Crowdfunding and the Counterintuitive Value of Constraints

by Peter Rojas

I was chatting with Josh Guttman from SoftBank Capital the other day about crowdfunded hardware projects and whether or not a successful campaign made him more likely to invest in a company, as it would presumably provide early validation for product/market fit. His opinion was that there's minimal correlation between running a successful crowdfunding campaign and building a successful business. This may surprise some people since lately investors have been pouring money into companies which have used Kickstarter or Indiegogo to launch new products.

This view certainly resonates with my own negative experiences backing various hardware projects. After a half-dozen projects that I’ve supported overpromised and underdelivered, I've given up on backing any kind of gadget on Kickstarter or Indiegogo. None have shipped on time, and without exception, the products I eventually received have all been disappointments.

It's so common for crowdfunded hardware products to fail to deliver on time -- or to fail to deliver at all -- that it's become something of a cliche. I thought perhaps I was just picking the wrong projects, but according to data collected by Matt Witheiler of Flybridge Venture Capital, by the end of 2014, even venture-backed products shipped on time only 1-in-5 cases -- and it's not hard to imagine those numbers are even worse for companies or individuals which haven't raised venture capital.

I don't want to leave anyone with the impression that I am anti-crowdfunding. I think it's an amazing tool for helping products see the light of the day that might otherwise not get created. And it gives those who most want to see a new product become a reality a way to directly participate in its creation, something that wasn't especially easy before. But using crowdfunding to muster the resources to finance a product can have the unintended consequence of shielding a startup from the market forces that would otherwise force them out of business.*

It's counterintuitive, because you'd think having fewer challenges when you're starting out would always be a good thing, but figuring out how to deal with the constraints inherent in starting a new business (whether it's limited access to capital, difficulty in finding the right people to hire, scarcity of time, etc.) is key to building the foundation necessary for long-term success. Constraints force founders to either focus their priorities on what's truly important or to go out of business. Finding creative ways to elide those constraints in the short-term may just be postponing the inevitable -- and in the case of a crowdfunding campaign, in ways that can come back to haunt you.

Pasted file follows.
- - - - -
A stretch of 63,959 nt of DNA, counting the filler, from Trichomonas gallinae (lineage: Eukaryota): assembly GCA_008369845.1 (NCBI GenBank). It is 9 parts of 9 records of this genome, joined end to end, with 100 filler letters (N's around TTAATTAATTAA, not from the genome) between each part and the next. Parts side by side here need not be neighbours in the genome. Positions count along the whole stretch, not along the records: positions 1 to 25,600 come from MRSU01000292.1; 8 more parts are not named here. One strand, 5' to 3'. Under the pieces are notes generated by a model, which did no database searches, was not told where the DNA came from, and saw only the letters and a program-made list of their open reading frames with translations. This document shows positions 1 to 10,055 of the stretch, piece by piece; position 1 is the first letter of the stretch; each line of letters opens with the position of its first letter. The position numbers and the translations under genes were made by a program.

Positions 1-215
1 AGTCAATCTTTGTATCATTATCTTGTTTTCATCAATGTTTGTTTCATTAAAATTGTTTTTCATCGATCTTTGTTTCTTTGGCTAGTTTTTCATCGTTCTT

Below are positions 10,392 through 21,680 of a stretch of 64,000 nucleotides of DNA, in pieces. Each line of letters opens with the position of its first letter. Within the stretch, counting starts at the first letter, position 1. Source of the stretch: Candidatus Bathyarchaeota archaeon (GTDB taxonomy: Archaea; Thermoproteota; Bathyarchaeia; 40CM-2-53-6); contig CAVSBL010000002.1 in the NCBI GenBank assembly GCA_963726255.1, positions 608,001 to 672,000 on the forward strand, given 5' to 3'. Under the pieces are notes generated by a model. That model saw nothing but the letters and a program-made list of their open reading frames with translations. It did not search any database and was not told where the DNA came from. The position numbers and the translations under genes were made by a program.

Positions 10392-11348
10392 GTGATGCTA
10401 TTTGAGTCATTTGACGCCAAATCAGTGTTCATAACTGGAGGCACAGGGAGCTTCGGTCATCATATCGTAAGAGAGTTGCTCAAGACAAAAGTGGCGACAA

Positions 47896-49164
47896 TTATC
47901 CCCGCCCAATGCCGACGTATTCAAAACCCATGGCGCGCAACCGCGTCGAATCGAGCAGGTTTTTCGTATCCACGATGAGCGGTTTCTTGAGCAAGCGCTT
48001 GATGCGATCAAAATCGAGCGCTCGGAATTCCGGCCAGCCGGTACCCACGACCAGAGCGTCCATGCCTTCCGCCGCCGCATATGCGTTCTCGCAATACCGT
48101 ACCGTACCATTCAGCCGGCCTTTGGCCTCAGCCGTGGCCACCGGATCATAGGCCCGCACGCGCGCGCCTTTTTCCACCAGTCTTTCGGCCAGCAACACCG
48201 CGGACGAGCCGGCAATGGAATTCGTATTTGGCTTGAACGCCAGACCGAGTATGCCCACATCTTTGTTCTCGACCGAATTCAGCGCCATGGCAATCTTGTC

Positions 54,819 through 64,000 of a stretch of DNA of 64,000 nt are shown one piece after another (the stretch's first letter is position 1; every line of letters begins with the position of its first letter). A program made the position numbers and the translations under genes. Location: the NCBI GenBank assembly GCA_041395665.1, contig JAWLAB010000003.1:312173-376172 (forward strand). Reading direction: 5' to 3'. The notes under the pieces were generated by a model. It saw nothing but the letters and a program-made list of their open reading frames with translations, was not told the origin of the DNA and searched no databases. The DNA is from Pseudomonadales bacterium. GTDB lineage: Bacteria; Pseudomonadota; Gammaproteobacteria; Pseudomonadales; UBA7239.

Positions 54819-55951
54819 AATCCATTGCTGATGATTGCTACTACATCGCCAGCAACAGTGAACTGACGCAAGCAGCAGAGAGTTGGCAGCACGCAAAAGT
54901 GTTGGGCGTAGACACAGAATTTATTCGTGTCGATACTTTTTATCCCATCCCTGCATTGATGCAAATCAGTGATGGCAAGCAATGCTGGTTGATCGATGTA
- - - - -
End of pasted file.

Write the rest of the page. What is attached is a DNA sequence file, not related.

Despite steps that Kickstarter and Indiegogo have taken, it's still too easy for both creators and backers to get enamored by a vision and lose sight of a project's feasibility. Relatively few controls are in place to protect would-be backers from projects without the know-how to execute. It’s hard for those without much experience developing and manufacturing hardware to understand the full scope of what's needed in terms of time, expertise, and money to build what they've envisioned.

Obviously backers should exercise a heavy dose of skepticism before committing money to any project, but creators would benefit from that skepticism as well. A crowdfunding campaign might validate that there is a market for the product, but it doesn't prove that the product can actually be produced and delivered at the price point offered or at the quality or speed promised. Being able to gauge demand and pre-fund production certainly de-risks a project for a creator, but it also often commits them to delivering something before they know how long it's going to take, how much it's going to cost, or whether they are capable of doing it. This inversion of the logical order in which products are typically manufactured and sold has its advantages, but it has also led a lot of well-intentioned creators into predicaments where they’ve taken customers' money, only to find themselves unable to meet expectations.

In many cases creators would have been better off assuming more of the risk themselves rather than going the crowdfunding route, since it would have given them a strong incentive to make sure they could deliver on their promises before offering a product to the public. This is especially important because while using crowdfunding to shift risk from one part of the stack to another can certainly pay off, when it doesn't you haven't simply lost your own money, or that of professional investors who made a calculated bet, you've taken it from a bunch of regular people who put their trust in you. A crowdfunding campaign can help you figure out pretty quickly whether or not there are people who will pay money for your product, but as important as that is, it's not the only thing a startup needs if it wants to be successful. You also need to make sure you have the right talent, expertise, and resources to actually accomplish your goals and build a sustainable business.


* Of course, startups which raise too much money can face a version of this, they'll often end up losing focus and failing because they no longer feel as much pressure to get to profitability. It's hard to underestimate the importance of being forced to make tough decisions about how to allocate scarce resources.